One of the report’s major recommendations is the gradual phasing out of the commission-based mortgage broking system, where people seek advice from a “third party” on which loan best suits. Brokers, who at present are paid a commission by the lender, have had a vested interest to encourage people to borrow amounts that were more than they needed or could afford.

Over the decade following the 2008 financial crisis, nominally independent brokers increased their role in the mortgage market substantially, arranging between 45 and 55 percent of all loans given by major banks.

A belated March 2017 investigation by ASIC, which was one of the impulses behind the calling of the Royal Commission, found that “loans written through brokers have a higher incidence of interest-only repayments, have higher debt-to-income levels, higher loan-to-value ratios and higher incurred interest costs compared with loans negotiated directly with the bank…”

The banks, in other words, have been more than prepared to use the brokerage system to condemn borrowers to severe hardship or even personal ruin to maintain their profit margins. Even under conditions of historically low interest rates, a study last year by Digital Finance Analytics estimated that some 820,000 mortgaged households—about one if four—were in “financial stress.”

The commission has recommended a legal stipulation that a broker “must act in the best interests of the intending borrower.” Moreover, it has proposed that legislative changes be made—but only over a period of years—that will force brokers to charge an upfront fee to the borrower for their advice, rather than receiving a commission from the ultimate lender. Such fees, according to financial analyst Eugene Ardino, cited in the Australian on Monday, could range from $6,000 to $14,000.

If such changes were made, borrowers would have little incentive to use a broker. The commission has used that fact to make the remarkable recommendation that the banks be compelled to charge comparable fees on customers, supposedly in the interest of “competition.” In fact, it would simply create a new revenue stream for lenders.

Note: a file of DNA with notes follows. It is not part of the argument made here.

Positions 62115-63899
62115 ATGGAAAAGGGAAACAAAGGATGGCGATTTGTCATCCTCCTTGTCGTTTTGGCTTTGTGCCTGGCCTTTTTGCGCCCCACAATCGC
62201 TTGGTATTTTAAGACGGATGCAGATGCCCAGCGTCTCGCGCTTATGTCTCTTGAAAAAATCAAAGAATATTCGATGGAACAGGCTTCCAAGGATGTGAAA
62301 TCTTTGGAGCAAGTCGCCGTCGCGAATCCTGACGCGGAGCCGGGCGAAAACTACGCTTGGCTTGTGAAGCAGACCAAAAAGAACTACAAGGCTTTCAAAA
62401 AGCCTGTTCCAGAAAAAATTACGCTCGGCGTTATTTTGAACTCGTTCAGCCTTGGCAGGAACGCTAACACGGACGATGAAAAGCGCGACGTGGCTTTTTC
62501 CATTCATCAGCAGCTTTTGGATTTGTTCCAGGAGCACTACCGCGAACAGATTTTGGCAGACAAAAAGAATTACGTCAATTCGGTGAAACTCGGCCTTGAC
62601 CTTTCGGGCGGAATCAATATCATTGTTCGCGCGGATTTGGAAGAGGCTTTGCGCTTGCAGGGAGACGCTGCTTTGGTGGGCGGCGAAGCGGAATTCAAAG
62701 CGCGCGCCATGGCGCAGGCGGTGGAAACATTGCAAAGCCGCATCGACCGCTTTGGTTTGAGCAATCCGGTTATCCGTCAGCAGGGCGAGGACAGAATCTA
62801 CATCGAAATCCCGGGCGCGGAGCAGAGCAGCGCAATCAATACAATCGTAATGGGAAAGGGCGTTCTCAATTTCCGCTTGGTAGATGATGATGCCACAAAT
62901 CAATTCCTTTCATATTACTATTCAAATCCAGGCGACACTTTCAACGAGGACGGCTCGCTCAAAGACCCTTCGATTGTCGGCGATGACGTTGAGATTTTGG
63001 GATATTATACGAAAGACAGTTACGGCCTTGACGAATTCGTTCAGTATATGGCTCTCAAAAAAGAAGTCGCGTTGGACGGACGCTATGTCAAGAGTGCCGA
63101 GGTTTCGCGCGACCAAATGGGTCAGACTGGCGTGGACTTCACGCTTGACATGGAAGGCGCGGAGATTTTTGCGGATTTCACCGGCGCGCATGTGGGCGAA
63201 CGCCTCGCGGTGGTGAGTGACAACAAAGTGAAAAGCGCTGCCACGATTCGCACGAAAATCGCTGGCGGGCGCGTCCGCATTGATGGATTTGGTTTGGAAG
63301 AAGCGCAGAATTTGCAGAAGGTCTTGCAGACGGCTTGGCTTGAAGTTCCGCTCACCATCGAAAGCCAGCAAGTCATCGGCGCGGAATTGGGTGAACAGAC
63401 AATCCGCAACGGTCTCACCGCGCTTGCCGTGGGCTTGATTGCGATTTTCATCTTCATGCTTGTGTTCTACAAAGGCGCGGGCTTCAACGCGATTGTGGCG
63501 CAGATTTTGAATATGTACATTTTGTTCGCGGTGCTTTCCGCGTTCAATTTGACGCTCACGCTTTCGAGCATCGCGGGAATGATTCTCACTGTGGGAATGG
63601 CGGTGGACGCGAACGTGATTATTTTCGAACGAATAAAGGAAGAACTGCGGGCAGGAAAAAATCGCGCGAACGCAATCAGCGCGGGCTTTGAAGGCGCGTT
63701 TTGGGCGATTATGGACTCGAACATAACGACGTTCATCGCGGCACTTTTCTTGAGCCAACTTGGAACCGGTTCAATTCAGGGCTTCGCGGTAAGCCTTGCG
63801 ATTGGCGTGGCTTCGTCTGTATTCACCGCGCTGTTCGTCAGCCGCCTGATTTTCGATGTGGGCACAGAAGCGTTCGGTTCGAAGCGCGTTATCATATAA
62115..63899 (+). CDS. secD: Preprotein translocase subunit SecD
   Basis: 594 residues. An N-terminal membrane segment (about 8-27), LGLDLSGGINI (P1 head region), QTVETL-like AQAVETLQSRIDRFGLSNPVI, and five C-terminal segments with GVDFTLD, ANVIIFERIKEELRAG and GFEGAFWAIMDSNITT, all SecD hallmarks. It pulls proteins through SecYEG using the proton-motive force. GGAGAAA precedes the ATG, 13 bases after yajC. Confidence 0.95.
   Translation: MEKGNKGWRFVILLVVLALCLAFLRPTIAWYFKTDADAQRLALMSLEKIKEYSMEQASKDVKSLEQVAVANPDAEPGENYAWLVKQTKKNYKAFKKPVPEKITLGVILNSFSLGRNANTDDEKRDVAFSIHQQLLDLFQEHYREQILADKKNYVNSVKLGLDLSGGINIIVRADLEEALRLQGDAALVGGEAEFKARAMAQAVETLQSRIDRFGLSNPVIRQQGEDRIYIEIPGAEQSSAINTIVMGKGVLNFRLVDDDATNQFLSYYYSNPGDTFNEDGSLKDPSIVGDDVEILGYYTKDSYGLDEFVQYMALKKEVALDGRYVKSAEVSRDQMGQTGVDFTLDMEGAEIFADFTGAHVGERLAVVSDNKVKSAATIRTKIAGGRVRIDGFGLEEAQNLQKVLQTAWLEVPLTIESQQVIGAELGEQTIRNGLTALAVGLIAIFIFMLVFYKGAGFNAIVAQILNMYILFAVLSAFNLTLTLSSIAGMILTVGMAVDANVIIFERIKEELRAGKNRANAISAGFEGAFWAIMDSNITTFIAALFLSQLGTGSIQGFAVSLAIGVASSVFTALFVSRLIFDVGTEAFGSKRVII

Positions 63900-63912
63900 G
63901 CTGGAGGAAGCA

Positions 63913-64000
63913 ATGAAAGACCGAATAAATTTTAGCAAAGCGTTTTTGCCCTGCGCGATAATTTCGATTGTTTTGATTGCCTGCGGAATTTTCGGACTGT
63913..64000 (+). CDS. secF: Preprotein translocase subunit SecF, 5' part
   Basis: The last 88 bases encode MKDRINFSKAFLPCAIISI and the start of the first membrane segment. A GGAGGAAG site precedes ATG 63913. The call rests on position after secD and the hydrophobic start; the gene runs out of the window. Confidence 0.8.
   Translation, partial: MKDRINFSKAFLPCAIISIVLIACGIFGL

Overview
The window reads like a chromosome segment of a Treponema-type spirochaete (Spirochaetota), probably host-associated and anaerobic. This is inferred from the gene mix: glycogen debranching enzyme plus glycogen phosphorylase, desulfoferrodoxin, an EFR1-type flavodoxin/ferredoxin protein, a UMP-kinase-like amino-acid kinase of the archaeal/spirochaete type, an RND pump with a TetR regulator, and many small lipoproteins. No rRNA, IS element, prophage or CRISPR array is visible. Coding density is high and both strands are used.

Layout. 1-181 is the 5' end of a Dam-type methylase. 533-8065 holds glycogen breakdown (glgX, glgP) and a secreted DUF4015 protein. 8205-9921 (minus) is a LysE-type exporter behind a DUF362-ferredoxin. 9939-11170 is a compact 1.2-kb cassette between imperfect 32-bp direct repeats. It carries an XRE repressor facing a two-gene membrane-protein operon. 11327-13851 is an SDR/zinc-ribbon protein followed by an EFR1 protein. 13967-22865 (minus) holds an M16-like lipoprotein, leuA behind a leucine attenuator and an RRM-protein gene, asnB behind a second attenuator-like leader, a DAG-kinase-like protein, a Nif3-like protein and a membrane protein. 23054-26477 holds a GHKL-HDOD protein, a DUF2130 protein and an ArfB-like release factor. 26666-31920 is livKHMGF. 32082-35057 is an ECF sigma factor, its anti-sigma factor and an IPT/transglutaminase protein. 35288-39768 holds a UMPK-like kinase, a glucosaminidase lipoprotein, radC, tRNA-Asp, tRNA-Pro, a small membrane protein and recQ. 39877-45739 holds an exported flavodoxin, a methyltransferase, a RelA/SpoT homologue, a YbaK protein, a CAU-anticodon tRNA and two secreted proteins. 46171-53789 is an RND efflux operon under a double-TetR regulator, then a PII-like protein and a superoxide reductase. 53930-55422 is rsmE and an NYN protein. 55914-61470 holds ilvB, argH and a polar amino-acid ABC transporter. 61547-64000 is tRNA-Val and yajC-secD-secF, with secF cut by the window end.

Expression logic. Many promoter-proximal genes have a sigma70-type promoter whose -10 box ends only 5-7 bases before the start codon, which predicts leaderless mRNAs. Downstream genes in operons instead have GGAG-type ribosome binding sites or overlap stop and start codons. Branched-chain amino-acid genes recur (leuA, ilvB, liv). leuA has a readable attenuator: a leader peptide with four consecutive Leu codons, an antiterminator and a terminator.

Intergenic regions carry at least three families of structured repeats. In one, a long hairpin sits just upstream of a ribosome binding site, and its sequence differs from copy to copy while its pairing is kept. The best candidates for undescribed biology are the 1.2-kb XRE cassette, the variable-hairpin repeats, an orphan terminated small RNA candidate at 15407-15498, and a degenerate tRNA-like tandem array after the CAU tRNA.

One of the main motives behind the demands for the Royal Commission by the Labor Party and others, and its eventual creation by the Coalition government, is coming into clearer focus. It was not to hold the financial sector to account. Rather, it was to encourage the major banks to reduce their exposure to potential bad loans, ahead of a protracted slump in Australia’s vastly over-priced property market.

Australian banks have reaped immense profits over the past two decades due to the income they derive from interest payments on residential mortgages, which, at over 60 percent of their total loans, is by far the largest proportion of any banking sector in the world.

The speculative increases in housing costs combined with stagnant or declining real wages have seen household debt-to-income in Australia double since the early 2000s to an unprecedented 200 percent. As property prices began falling in parts of the country during 2017, the banks belatedly acted to tighten their lending standards and curtail access to credit.

As analyst Adam Creighton put it in the Australian, the commission recommendations dovetail with “little more than a vigorous spring clean of the financial sector” that has been in the “pipeline for some time.”

It all appears to be too little, far too late. The drive for profit, which is central to the operations of capitalism and led to the 2008 financial meltdown in the US and Europe, has created the conditions for an immense social catastrophe in Australia. As well as nearly one million mortgage holders already struggling to meet their repayments, there are now at least 400,000 who face paying down loans that are greater than the value of their property. These numbers are set to soar over the coming months and years.

While millions of households are being left to deal with the consequences of slump, the primary concern of the corporate and political establishment is to protect the major banks and financial institutions, along with the wealthy layers of society, that benefit from their predatory operations.